A fairly robust economy, a significant pipeline of energy projects and promising prospects for future contracts portend a prosperous future for the energy construction industry, but a significant challenge looms in the near future: our skilled workforce is aging, and the labor pipeline is not being sufficiently replenished by younger workers.
The recession that began in 2008, when construction projects in our industry ground to a halt, is one major reason for this. Key financing was not available and project development stalled. Jobs disappeared and workers looked to other career choices for employment. Another factor is the tendency of our education system to encourage students to attend college, often devaluing the skilled trades. Tech companies, for example, are a huge draw for Millennials and Gen X. The rationale is that’s where the money is. But we know college isn’t for everyone – nor should it be.
There are many financially secure professions, including construction. Wages and benefits have improved significantly as the needed skill levels rise. New technologies require highly skilled workers to perform welding, pipefitting and electrical work as the power plants of the future are assembled. Skilled workers are needed to operate and maintain them. A skilled-trade background opens the door to a different career path, interesting, valued, respected and well-paid. A person can advance from skilled worker to foreman to superintendent and, with capacity and under the right circumstances; move as far up the leadership ladder as desired. Understanding the intricacies of the hands-on, complex work required to build and maintain a power plant provides a solid foundation for advancement. When combined with intellectual curiosity and drive, opportunities are nearly limitless.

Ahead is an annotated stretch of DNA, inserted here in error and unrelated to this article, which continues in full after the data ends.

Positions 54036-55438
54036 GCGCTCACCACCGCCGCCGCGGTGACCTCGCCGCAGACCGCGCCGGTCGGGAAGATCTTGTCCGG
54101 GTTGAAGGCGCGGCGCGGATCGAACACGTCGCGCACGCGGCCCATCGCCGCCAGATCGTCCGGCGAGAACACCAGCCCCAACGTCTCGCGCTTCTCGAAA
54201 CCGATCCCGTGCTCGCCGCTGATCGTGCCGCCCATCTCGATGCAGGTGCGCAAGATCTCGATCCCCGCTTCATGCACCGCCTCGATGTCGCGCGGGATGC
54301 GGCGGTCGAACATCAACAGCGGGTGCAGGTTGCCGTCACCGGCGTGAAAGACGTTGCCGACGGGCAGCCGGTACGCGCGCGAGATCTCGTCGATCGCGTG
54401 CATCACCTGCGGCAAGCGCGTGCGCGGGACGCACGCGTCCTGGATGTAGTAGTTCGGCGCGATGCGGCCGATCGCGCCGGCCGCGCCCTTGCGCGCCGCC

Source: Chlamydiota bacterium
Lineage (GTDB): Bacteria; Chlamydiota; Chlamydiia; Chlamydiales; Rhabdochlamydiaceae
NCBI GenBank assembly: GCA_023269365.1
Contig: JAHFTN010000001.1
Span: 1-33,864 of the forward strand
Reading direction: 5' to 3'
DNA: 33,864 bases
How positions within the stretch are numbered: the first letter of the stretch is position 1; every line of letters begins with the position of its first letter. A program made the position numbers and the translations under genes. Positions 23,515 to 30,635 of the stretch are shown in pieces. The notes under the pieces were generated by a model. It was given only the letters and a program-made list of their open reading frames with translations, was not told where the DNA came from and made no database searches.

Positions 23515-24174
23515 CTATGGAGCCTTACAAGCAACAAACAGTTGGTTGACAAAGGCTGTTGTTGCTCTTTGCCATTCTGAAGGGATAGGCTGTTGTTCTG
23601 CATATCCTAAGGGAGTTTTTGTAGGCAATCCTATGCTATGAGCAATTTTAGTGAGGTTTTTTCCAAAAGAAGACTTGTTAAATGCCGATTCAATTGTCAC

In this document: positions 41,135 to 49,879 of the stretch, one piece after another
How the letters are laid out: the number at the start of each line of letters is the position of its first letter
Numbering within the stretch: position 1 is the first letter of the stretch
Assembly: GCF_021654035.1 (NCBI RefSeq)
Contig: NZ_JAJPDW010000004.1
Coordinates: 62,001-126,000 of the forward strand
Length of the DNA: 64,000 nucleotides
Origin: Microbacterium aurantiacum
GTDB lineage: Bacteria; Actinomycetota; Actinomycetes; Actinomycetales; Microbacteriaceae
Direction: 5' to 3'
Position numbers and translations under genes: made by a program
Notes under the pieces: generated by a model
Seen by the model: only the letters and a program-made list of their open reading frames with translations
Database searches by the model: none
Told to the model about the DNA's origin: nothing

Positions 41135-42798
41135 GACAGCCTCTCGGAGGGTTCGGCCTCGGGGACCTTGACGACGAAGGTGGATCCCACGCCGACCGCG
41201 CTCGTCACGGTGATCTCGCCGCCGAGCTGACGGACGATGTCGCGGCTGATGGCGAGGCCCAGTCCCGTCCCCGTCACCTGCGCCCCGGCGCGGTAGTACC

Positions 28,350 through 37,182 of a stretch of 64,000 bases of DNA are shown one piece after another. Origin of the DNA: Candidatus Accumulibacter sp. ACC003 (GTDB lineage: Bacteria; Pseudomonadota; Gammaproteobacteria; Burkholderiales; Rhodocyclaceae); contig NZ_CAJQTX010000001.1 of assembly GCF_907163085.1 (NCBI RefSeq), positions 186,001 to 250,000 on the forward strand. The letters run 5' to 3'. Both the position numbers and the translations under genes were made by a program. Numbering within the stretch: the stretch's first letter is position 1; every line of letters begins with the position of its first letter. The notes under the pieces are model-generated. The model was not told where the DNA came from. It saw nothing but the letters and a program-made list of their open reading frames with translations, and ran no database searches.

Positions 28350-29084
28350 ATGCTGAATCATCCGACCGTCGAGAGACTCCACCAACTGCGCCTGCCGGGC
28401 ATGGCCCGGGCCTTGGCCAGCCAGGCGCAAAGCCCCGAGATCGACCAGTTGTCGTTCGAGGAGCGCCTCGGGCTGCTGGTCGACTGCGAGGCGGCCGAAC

However, there is not an easy fix. Solutions require collaboration, outreach and promotion. The problem can’t be solved alone by private industry, the educational system, organized labor or government.
Our industry needs to do a better job promoting the benefits of careers in the power sector. A broad range of technical skills is needed on any job site, and the technology used today is significantly more advanced than just a few years ago. Specialty welding processes and complex DCS systems are just a couple of examples. Computer tablets and 3D modeling are now common tools on most job sites. There are also numerous opportunities for highly valuable hands-on carpentry, pipefitting, and heavy rigging skills on every project.
Our companies also need to retain our first-class craft talent by providing training, competitive benefits and rewards commensurate with other professions. We also need to reach out to women who comprise 50% of the population but are severely underrepresented in the skilled construction trades.
Our education system needs to engage and align with today’s workforce needs. School systems, educators and guidance counselors must present a broader range of career options for all students starting at an early age. Not every student should be steered toward a two-year or four-year college program. Students who opt for apprenticeship programs get paid while learning valuable skills and graduate without the burden of student-loan debt.
We do not have the luxury of time. The situation will only grow more acute as more skilled workers retire. We need to address it today with a sound strategic approach and commitment from all sectors.
William F. Griffin is the chief executive officer at Gemma Power Systems.